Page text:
The fourth industrial revolution, when digital production unites industry and digital technologies, has become a reality. People manage production with the help of digital technologies and the Internet, so traditional education techniques are already insufficient. Within SUSU’s project-based learning, the Department of Automated Electric Drive of the Faculty of Energy and Power Engineering of the Institute of Engineering and Technology trains students in technologies of managing smart electric drives at modern factories.
We spoke with the supervisors of the project on Smart Electric Drive with the Internet of Things and Augmented Reality, associate professors of the Department of Automated Electric Drive, Candidates of Sciences (Engineering), Aleksandr Nesterov and Andrey Kachalov about the evolution of the concept of an “electric drive” in modern electrical engineering, the role of the new generation of electric drives in the development of Industry 4.0, the application of the new generation of smart electric drives in modern factories, and the innovations of SUSU research in this field.
– How was the idea for this project born?
A.N.: The Smart Electric Drive with the Internet of Things and Augmented Reality project is the logical next step of research being held in our Department. We have been working on the use of augmented reality with training benches for a few years now. Within a grant at SUSU for this field of research, together the Bachelor’s and Master’s students of the Department of Automated Electric Drive we have developed a prototype of a work bench with augmented reality. One of the Bachelor’s students of the first project, Pavel Vanin, joined the project-based learning, and the second one, Ivan Kholodilin, is completing his post graduate studies in a Chinese partner-university. The project that our student is working on at Beijing Institute of Technology is related to machine vision (theory and methods of creating machines able to detect, track, and classify objects – Ed. Note). The programme lasts for four years; our graduate highly praises Beijing Institute of Technology, noting their great scientific potential and commitment to research.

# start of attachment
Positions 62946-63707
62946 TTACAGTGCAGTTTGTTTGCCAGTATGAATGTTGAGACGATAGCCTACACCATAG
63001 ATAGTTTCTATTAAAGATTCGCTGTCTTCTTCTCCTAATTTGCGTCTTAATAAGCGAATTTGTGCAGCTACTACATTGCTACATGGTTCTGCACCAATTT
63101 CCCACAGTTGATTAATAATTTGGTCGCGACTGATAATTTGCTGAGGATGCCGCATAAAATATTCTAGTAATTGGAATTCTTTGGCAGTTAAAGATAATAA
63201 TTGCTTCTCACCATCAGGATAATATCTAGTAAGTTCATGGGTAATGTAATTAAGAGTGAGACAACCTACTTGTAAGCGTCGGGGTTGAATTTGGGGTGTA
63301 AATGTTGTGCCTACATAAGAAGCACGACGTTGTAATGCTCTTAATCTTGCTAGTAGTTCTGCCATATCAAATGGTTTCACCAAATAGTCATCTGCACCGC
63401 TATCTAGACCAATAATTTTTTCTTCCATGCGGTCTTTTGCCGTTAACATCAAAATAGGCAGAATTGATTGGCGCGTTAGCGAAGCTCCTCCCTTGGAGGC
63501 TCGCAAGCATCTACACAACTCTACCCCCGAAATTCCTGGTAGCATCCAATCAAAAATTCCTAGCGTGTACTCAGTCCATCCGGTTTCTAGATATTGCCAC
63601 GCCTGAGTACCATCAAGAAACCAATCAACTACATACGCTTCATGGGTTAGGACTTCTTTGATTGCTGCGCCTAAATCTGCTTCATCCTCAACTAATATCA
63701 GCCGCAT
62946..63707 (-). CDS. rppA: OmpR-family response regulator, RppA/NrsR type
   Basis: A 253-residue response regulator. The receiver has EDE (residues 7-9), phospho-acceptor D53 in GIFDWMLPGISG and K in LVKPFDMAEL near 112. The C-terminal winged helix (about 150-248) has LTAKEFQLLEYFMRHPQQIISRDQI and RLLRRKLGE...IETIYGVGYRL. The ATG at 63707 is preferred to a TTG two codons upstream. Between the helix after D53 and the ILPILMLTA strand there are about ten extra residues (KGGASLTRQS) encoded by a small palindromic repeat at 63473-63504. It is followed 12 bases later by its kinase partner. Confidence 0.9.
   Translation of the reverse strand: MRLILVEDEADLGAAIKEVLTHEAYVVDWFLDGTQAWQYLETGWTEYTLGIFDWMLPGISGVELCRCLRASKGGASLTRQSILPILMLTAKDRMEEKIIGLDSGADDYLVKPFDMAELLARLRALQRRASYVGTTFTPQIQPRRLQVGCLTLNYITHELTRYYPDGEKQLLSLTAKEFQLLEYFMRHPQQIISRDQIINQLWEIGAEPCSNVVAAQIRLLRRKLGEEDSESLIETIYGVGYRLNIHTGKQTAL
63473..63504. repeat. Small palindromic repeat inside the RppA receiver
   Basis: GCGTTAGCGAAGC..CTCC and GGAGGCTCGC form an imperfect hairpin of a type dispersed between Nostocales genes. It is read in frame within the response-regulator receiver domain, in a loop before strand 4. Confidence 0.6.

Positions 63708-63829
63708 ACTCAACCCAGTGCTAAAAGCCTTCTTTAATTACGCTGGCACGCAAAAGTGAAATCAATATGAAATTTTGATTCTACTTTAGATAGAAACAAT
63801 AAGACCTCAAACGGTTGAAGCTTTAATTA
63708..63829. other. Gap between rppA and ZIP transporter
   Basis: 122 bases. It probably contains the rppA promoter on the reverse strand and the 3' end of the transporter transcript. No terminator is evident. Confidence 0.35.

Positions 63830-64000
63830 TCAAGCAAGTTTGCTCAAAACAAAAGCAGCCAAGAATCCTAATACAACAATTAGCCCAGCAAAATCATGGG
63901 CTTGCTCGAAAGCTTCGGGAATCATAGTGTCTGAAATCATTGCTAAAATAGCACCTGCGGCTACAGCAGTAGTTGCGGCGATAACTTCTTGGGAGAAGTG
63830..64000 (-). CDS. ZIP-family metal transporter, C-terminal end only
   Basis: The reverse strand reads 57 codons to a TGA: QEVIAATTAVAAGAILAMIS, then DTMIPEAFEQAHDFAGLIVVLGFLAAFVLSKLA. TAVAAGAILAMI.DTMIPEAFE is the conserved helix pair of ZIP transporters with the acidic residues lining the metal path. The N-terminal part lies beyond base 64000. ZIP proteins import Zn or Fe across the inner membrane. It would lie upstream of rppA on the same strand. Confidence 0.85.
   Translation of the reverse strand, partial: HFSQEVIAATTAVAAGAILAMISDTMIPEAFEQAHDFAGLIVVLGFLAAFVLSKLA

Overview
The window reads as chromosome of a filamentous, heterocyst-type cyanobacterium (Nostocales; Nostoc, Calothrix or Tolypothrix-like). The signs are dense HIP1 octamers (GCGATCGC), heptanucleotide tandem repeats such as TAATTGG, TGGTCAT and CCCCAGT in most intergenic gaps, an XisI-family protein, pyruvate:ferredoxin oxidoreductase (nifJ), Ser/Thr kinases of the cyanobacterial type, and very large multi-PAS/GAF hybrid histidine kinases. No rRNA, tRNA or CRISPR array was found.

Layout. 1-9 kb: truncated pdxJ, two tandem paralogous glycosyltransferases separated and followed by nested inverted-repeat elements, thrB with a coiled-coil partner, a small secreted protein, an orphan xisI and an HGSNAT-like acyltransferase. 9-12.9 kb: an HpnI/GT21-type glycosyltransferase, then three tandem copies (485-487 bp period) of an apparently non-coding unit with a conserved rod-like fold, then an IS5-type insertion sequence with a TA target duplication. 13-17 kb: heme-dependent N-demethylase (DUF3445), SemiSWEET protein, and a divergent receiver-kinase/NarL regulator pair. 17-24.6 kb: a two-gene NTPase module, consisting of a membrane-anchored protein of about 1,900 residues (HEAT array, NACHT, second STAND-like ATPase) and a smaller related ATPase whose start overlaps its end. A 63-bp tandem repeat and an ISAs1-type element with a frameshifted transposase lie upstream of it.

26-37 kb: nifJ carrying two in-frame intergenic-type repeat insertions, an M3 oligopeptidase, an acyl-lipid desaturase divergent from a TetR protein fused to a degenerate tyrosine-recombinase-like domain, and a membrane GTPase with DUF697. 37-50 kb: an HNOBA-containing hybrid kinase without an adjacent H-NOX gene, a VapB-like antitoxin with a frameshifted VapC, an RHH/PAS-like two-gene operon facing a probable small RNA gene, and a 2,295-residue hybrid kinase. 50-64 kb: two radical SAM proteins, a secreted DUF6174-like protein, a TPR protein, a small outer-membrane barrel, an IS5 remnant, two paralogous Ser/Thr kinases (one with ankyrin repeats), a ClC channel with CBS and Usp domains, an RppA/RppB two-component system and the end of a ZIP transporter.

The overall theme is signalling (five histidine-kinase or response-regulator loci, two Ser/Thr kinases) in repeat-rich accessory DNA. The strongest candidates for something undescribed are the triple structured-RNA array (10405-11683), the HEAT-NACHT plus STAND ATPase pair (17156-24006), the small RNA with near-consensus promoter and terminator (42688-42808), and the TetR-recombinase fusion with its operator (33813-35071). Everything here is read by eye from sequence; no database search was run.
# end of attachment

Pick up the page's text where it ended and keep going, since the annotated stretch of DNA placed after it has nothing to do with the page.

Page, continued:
Within project-based learning, the subject of our research is an industrial object equipped with a new-generation electric drive (this is what we call a smart electric drive), adding to it augmented reality technology and the Industrial Internet of Things.
– The project has two supervisors. What is the role of each of you?
A.K.: Our project is a global project. The term “Smart Electric Drive with the Internet of Things and Augmented Reality” includes a full complex or system of technologies and engineering; one supervisor simply would not be able at this time to fully cover all of these fields with his knowledge.
Aleksandr initially gravitated towards industrial controllers, automation, and information systems; I was always closer to electronics, including power electronics, to real implementation of ideas “in steel”, interaction with electric drives, and traction mechanisms. So, we made the decision to appoint two leaders with different areas of responsibility in the project. This division by field of research is maintained in both the research projects and project-based learning.
Andrey Kachalov Aleksandr Nesterov